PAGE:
Acute Myeloid Leukemia (AML) patients are often found ineligible for aggressive standard chemotherapy in clinic because of old age and poor conditions. Current evidences suggest that targeted combination therapy might help these patients achieve a higher response rate with acceptable adverse events (AEs).1 Venetoclax (VEN), a selective small-molecule BCL2 inhibitor, combined with hypomethylating agent (HMA), such as azacytidine (AZA), is now the standard treatment for older patients ineligible for intensive chemotherapy.2 This combination therapy has proven to be effective in challenging AML population.3 Recently, a subgroup analysis in VIALE-A trial1 indicates that Chinese patients might not benefit more from a VEN plus AZA regimen compared with AZA alone. Unlike most other geographically defined populations in this same study, the patient number included in VIALE-A trial for Chinese population is relatively small. Due to a large population base with increasing AML patients in China, it would be important to further evaluate the effectiveness of such combo treatment in Chinese AML patients. Following a similar clinical design as the VIALE-A trial, this observational study was conducted to evaluate the efficacy and safety of VEN plus AZA combo compared with AZA alone in previously untreated Chinese AML patients who were ineligible for intensive induction chemotherapy. Further evidence was provided for associated genomic characteristics of Chinese AML patients who might benefit from such a combo treatment.
A total of 35 eligible patients was enrolled in this two-arm, single-center, randomized observational clinical trial (Chinese Clinical Trial Registry number: ChiCTR2200065106), with a 3 to 2 randomization—21 patients assigned to the VEN plus AZA group (referred to as the combo group) and 14 patients assigned to the placebo plus AZA group (referred to as the control group). The trial has been approved by the ethics committee of the first affiliated hospital of Anhui Medical University, and performed according to the Ethics Review on Biomedical Research Involving Human Subjects and the Declaration of Helsinki. Main inclusion criteria include a confirmed diagnosis of previously untreated AML according to the definition by World Health Organization, and ineligibility for standard chemo-induction therapy. The ineligibility for standard chemo-therapy was determined if the patient matches at least one of the following: (1) 75 years of age or older; (2) one or more of pre-existing conditions including heart failure, chronic stable angina, lung function insufficiency, invasive pulmonary fungal infection and serious infection; (3) an Eastern Cooperative Oncology Group (ECOG) performance-status score of 2 or 3. Main exclusion criteria of the trial is any previous treatment of hypomethylating agent, venetoclax, chemotherapy for myelodysplastic syndrome.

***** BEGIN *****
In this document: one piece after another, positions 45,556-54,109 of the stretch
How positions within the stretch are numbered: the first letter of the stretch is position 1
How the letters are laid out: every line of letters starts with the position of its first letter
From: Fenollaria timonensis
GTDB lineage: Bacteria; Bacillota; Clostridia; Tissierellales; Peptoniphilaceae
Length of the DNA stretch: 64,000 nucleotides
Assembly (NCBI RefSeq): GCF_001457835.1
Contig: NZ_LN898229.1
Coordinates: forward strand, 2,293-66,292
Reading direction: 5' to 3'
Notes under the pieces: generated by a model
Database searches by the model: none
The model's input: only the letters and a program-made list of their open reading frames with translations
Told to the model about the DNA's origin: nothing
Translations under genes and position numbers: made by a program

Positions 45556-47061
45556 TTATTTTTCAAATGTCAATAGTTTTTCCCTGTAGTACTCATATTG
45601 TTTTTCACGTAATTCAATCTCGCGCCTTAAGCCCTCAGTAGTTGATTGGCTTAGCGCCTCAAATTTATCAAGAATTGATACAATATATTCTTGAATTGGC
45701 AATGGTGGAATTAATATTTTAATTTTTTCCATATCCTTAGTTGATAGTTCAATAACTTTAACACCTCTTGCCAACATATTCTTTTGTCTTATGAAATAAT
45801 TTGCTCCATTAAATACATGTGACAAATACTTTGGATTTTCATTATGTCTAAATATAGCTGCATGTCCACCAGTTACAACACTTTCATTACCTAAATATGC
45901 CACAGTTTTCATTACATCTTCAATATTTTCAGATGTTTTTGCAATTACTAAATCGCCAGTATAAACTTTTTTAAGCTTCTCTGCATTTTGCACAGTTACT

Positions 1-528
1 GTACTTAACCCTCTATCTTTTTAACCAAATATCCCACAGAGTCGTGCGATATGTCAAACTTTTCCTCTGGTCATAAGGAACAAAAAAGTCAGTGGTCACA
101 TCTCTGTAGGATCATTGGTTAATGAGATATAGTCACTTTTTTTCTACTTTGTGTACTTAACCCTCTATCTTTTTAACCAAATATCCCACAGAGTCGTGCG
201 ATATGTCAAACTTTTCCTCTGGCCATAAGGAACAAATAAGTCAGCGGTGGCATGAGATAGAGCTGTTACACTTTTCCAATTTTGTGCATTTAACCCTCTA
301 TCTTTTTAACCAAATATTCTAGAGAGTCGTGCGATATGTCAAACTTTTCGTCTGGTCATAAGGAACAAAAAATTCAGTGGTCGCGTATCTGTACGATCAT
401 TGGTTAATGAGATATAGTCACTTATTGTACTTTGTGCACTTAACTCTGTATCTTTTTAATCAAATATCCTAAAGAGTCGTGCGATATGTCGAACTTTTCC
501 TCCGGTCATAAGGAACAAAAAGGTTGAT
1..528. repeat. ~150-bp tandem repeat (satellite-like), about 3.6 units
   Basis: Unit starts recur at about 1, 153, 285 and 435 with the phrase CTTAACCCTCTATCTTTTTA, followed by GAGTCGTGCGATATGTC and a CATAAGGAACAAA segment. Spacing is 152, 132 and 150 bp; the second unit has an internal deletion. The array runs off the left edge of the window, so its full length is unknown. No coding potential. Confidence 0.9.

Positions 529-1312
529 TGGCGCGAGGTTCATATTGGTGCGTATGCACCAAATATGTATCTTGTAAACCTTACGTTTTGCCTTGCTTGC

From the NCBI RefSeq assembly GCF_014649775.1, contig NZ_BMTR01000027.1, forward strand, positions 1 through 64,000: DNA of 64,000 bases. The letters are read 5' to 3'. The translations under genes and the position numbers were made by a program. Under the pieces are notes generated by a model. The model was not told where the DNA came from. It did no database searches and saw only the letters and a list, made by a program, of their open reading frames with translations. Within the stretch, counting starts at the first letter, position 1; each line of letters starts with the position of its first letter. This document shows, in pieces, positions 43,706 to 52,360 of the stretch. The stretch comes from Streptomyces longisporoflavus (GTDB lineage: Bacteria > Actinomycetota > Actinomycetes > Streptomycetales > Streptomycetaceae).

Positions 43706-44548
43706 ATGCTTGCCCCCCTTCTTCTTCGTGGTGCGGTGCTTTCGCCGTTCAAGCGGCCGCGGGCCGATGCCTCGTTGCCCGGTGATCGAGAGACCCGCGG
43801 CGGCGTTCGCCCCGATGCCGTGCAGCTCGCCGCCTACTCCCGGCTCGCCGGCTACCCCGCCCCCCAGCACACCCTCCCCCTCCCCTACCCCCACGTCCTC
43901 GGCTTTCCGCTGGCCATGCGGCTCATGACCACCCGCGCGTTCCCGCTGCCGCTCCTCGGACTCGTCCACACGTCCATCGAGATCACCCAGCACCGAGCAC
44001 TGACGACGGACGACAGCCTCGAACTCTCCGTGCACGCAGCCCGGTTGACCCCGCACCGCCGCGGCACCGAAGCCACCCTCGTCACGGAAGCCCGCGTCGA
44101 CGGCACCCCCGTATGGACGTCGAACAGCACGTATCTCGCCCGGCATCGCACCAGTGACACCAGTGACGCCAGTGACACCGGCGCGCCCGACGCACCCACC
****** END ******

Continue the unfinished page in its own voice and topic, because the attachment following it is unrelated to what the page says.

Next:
The baseline and clinical characteristics were examined and analyzed between combo and control groups, and found to be largely comparable, as summarized in supplementary Table 1. Patients in the combo group were orally administered in a treatment cycle of 28-days of VEN, with a regimen of q.d. of 100 mg on day 1, 200 mg on day 2, 400 mg on day 3 and continued at 400 mg daily until day 28, while patients in the control group received placebo orally following the same schedule. AZA was administered in both groups at a dose of 75 mg/m2 subcutaneously for the first 7 days of each treatment cycle. Such a treatment regimen was strictly followed and continued until disease progression, withdrawal of consent or other discontinuation circumstances as defined by the protocol.